Ramon Palencia-Calvo, our Deputy Director testifies for one of our priority pieces of legislation.

Ramon Palencia-Calvo, our Deputy Director testifies for one of our priority pieces of legislation.

This week there was a hearing on our first priority bill.  Ramon testified on the importance of fully funding the Maryland Transit Authority, which has a $2 billion shortfall over the next ten years according to a study released last summer. The MTA serves every jurisdiction in the state, but low-income and already disadvantaged communities suffer the most from failures due to inadequate maintenance. Additionally, a strong, affordable, and accessible public transportation system is essential to reducing Maryland’s greenhouse gas pollution. (Did you know that the transportation sector – especially highway traffic – represents more than 40% of our greenhouse gasses?!) This is always an important moment in a campaign.  It’s the first time that arguments for and against are presented side by side, and examined by the committees who make the decision of what happens next. It’s a little bit like a play, and a little bit like a polite boxing match.

In this case, the hearing was in front of the House Appropriations Committee which works with the State Budget.  Ramon, and all of our partners provided strong testimony after the bill was presented by Delegate Lierman.  The Department of Transportation spoke against the bill, which isn’t uncommon, especially for bills that require the Governor to spend money in a specific way. Next week, the same bill will be heard in the Senate, and then we work on the next step: A vote from subcommittee.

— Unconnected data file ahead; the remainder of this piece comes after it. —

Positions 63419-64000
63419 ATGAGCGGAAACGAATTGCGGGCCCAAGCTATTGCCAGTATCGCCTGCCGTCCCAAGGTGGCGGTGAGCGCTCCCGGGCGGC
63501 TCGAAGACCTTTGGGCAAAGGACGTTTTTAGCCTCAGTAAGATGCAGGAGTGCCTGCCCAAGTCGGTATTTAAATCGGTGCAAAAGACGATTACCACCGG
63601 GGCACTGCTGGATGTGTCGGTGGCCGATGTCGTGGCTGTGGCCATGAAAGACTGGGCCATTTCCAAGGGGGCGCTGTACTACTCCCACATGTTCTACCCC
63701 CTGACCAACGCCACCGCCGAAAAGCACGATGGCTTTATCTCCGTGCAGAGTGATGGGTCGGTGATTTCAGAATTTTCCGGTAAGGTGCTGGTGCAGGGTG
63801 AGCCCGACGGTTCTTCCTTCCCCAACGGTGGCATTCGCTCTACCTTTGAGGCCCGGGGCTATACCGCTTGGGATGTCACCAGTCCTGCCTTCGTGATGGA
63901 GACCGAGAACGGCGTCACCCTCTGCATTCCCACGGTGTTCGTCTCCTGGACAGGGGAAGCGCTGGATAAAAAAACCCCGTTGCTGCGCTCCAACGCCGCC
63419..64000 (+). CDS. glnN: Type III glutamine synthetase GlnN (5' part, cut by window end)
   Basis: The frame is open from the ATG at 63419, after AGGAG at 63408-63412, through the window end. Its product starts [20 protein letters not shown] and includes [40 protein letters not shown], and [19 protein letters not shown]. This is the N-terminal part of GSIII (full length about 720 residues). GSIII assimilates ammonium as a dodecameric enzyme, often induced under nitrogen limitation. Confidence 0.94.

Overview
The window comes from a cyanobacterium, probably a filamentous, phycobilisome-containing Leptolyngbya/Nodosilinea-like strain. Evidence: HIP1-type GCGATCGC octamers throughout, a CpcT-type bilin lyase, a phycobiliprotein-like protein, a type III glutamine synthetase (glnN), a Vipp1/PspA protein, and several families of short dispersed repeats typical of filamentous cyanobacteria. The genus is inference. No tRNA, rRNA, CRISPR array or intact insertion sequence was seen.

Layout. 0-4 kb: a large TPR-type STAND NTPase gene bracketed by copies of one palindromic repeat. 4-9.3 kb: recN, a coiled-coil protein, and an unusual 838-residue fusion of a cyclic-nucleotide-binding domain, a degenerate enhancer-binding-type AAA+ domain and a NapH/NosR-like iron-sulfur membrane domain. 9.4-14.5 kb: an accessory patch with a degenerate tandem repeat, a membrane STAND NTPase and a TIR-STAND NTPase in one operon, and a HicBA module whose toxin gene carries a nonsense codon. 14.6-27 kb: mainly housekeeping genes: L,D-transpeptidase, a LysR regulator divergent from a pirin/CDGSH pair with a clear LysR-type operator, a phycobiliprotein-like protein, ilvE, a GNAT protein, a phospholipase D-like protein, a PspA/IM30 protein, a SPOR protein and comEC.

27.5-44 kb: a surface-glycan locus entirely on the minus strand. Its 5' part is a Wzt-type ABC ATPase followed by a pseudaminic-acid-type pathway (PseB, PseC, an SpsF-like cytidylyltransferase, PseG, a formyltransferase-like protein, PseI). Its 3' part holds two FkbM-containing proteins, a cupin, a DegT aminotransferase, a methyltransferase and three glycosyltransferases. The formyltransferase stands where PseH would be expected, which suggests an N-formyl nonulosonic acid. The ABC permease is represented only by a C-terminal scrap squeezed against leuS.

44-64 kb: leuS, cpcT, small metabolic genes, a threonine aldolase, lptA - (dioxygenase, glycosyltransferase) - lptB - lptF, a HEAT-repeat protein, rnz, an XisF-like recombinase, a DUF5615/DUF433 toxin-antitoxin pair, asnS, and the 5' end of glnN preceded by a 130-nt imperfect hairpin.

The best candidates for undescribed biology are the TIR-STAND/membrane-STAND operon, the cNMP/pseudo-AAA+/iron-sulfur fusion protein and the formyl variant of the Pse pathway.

Sitting or standing, or running through the halls, you can count on your Maryland LCV staff working hard next week to pass strong environmental laws.  Next week we’ll have some marathon bill hearings, too, so stay tuned!

Circles within circles

Weekly Counter

The weekly counter of our Political Director

By Kristen Harbeson, Political Director

There are a lot of analogies to describe Annapolis during the legislative session. One of my favorites is thinking of it as a dance: spinning, and turning, passing hand to hand; dozens of interactions, sometimes brief and sometimes lengthy, that ultimately creates a community. Circles within circles, everyone relentlessly moving through the steps of the dance that does not end until Sine Die, the last day of session. 

I was reminded of the nature of the community last week. When an emergency took me away from Session immediately after it began, the legislative work didn’t miss a beat. The Maryland LCV family and our coalition partners all stepped in to make sure that, while I took care of urgent family business, none of the important work we do together suffered: the dance continued. 

Coming back on Monday I was able to jump right back into the circle, only slightly disoriented with having missed a few rounds of the routine. The community is also extremely caring: While we all have our roles – legislator, aide, and advocate – we all are people first, and the human connections can be both strong and affirming. It’s one of the many reasons I love this job and this world. 

This week’s work was visiting legislative offices with the “blue backs” (in the House) and “white backs” (in the Senate) of our priority bills. These are literally copies of the bills, where legislators can sign their names as cosponsors before the bills are introduced.

 Asking for cosponsors helps us to determine the level of support for a particular bill (signing on as a co-sponsor is a strong commitment of support), and an opportunity to answer the questions that legislators and their staffs may have on our bills. Walking into their offices also, sometimes, gives the legislators a chance to say “hey! I wanted to talk to you about this other bill I’m thinking about. Do you have a minute?” 

Last week we were walking around two priority bills: the Plastic Bag ban and the ban on Chlorpyrifos – which I will talk more about in the weeks to come. Both of these are just about ready to move to their next step – being “read out” on the floor and assigned to a committee for a hearing date. We’ll be doing the same process next week with other bills, as the steps of the dance become ever more complicated (and interesting!).